This online exhibit will help fund child cancer patients of PGH amid this pandemic
“Little Left to Lose” is an online exhibit-sale featuring the paintings of Aldron Anchinges for the benefit of child cancer patients
Apr 6, 2020
One of the most alarming things about the virus and this whole pandemic, I think, is the fact that it threatens the most vulnerable in our society. This includes the elderly, impoverished citizens living beneath their means and especially those who have underlying health conditions.
Imagine already struggling to keep your body alive only for another deadly disease to come around adding a chain reaction of complications to look out for. Although they might not be fully aware of the gravity of this pandemic, this is exactly what the children of Pedia Hema Onco or the children’s cancer clinic of the Philippine General Hospital (PGH) are going through.
“Little Left to Lose,” an online art exhibition-sale which launched last Apr. 1 remind us of the continuous battle of over 400 child patients of PGH dealing with serious diseases like leukemia, brain tumors, eye cancer and bone cancer.
The fundraising initiative is established by Bid for the Future social enterprise in partnership with contemporary artist Aldron Anchinges. It takes into consideration that while consultations are either free or subsidized in the state-owned hospital, many of these children require certain treatments that inevitably need additional funding and support especially in these challenging times.
Given PGH’s need to reduce its patient capacity due to COVID-19, new patients requiring treatment are being forced to move to alternative sites outside of Metro Manila referred by PGH. Thus, a huge portion of the sales from the paintings will go to helping these patients.
“I chose to support PGH because I realized there were other battles to be fought aside from COVID-19, and I realized the importance of continuing to support these other causes when most charities and organisations were channeling their resources to this pandemic,” Bid for the Future’s 16-year-old founder Joaquin Lerma explained.
Anchinges, the painter behind the artworks for sale, is a self-taught artist from Taytay, Rizal who has participated in a handful of exhibitions including 2017 Asia’s Contemporary Art show in Hong Kong and has held a one-man show at Pinto Art Museum titled “Naynteen Kopong-Kopong” in 2018.
Though his paintings preceded the cause, the collection’s theme and subject matter nonetheless acquiesced with Bid for the Future’s aim to look after underprivileged child cancer patients.
“The little kids in my paintings can also reflect the kids in PGH, that instead of playing around and enjoying how beautiful life is, they’re stuck in the hospital fighting their own battle trying to survive cancer,” Anchinges said.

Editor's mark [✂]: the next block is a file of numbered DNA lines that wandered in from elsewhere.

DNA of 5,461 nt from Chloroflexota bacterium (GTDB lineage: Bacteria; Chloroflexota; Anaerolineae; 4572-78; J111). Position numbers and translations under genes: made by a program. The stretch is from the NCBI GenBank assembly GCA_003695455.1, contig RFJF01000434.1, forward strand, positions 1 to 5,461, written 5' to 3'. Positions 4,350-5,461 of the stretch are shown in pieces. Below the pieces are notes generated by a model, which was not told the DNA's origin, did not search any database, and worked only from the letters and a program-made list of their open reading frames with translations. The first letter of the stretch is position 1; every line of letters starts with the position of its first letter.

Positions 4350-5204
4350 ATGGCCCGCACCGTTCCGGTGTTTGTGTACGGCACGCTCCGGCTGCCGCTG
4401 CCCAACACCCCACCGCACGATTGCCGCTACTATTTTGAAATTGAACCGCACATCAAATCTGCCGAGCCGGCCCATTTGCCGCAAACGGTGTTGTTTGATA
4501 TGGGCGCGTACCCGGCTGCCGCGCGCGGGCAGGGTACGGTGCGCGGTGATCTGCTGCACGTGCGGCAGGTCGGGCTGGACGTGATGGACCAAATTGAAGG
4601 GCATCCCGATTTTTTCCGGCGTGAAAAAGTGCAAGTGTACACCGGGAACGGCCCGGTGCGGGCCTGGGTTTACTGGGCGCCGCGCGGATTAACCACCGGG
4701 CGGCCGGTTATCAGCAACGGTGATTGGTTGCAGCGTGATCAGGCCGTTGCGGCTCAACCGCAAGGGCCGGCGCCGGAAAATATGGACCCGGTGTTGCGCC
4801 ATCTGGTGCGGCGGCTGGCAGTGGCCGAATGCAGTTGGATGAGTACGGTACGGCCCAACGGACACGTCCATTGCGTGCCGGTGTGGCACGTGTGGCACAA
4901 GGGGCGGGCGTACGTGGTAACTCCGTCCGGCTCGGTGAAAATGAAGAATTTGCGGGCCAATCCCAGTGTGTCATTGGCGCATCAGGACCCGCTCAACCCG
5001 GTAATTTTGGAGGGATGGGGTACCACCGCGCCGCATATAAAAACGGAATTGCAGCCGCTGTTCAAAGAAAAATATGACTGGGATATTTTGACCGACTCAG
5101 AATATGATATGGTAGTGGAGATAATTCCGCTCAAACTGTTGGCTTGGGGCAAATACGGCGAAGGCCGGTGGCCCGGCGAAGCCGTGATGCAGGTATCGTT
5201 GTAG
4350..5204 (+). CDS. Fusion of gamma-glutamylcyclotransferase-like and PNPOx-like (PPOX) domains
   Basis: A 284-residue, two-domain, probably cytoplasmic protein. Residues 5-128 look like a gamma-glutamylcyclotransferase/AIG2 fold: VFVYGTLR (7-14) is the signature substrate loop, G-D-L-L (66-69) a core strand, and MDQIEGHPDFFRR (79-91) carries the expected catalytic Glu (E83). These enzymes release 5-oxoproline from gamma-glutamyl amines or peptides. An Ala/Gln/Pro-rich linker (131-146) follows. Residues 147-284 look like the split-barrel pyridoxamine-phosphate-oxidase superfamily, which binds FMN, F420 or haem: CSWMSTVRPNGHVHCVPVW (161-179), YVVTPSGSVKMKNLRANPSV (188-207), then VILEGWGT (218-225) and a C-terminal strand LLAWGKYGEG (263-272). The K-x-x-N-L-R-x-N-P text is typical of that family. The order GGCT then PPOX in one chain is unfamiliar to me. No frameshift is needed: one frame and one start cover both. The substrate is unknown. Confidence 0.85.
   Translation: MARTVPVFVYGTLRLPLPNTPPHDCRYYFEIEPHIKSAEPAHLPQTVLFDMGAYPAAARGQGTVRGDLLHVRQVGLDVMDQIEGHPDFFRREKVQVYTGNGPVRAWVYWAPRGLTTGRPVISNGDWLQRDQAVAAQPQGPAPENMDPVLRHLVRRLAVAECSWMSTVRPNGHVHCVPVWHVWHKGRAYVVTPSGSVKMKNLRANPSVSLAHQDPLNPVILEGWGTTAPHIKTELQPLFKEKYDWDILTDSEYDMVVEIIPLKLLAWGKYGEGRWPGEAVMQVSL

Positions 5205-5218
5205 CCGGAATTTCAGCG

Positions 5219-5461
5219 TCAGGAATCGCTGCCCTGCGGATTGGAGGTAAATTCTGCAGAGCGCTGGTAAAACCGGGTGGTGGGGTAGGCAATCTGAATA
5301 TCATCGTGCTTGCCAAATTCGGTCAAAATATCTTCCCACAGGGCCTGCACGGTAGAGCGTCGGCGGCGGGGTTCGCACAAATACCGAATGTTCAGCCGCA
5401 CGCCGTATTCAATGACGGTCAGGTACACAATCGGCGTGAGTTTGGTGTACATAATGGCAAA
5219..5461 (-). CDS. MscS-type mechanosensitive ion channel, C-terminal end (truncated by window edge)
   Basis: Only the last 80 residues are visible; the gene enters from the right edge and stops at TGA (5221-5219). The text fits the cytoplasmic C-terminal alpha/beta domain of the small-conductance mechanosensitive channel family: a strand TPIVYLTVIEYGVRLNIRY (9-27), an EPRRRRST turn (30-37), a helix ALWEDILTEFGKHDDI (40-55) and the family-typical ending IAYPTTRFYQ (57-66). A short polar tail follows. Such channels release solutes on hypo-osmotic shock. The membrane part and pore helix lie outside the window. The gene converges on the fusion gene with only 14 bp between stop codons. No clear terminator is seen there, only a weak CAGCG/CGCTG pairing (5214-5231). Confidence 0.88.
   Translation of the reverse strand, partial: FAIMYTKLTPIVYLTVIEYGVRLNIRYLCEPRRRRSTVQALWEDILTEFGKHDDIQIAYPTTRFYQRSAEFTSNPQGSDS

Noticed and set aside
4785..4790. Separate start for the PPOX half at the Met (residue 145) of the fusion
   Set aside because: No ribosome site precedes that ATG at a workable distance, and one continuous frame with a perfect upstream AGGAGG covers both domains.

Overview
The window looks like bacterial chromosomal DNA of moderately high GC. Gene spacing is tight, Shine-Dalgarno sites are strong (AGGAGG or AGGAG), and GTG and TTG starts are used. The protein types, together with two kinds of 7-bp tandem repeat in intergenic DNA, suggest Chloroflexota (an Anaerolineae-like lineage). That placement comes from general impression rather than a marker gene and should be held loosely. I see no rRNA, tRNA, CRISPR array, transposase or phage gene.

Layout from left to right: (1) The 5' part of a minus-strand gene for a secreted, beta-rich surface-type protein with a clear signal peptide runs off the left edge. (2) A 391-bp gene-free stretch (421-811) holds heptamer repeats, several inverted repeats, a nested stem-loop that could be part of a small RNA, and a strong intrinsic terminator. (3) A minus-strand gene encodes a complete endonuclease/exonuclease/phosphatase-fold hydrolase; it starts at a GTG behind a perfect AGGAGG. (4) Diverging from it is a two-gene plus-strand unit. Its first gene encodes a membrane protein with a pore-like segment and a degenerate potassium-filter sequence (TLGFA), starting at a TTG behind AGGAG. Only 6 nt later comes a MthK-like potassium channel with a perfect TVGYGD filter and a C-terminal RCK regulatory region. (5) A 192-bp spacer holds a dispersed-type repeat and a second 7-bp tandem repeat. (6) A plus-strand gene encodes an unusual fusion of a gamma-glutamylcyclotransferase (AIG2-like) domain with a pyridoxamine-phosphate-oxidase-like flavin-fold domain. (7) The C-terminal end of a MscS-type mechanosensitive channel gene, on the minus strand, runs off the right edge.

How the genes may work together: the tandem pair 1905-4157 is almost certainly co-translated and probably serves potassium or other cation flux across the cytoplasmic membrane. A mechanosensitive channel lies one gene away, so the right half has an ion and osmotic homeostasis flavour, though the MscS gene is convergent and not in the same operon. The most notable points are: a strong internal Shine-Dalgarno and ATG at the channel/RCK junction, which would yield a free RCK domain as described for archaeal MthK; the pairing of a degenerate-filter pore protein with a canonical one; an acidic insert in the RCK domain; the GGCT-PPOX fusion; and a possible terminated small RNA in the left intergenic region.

His paintings depict nature in an eerie and almost dystopian setting which, for him, is a growing and fast approaching reality given all the advancements we’ve been seeing. But it’s often overlooked how children, even with their inability to fully comprehend it, do not remain unbothered by all of this—hence the recurrence of their fragile figures in Anchinges paintings.
The striking appearance of masks give each child a sense of anonymity and further conveys how it could be anyone—even the children we know. Anchinges implies that these struggles are bound to be universal issues that will continue to affect future generations, that is, if we don’t do something about it.
In a statement about the collection, Anchinges called out: “It is also up to us to change the situation. Nature has always been important to everyone and everything in the world. It provides nourishment and beauty for life. Simple changes can be made to better Mother Earth. So we need to start taking responsibility to make a difference, and leave a good legacy for generations to come.”
Despite the bleak backdrop of each painting, the determination and curiosity of the children along with the fact that they have been equipped with different tools allow them to stand resilient through it all and ultimately as they face a challenging future.
“I chose them to be a part of my exhibit so I could see smiles on their faces despite their everyday battle. I know it will be a big help, especially knowing that because of this God-given talent, I could help extend someone’s life.” Anchinges said when asked about choosing to help the patients of PGH Pedia Hema Onco.
Lerma also echoes the artist’s sentiment. “Art is a unifying force in society today. It brings us all together under a shared culture, and allows us to communicate our challenges, dreams, and hopes,” he said.
And so, the sale puts forward that as we embrace our frontliners and the public and private sector’s efforts in combating this pandemic, we shouldn’t forget the challenges that these kids continue to face every day.
The exhibit-sale will be up until all the paintings are sold. View the rest of it and learn about how you can purchase or donate here.
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TAGS: acrylic paintings aldron anchinges art art exhibit bid for the future child cancer patients children covid-19 exhibit sale joaquin lerma little left to lose PGH Pedia Hema Onco philippine general hospital salcedo auctions
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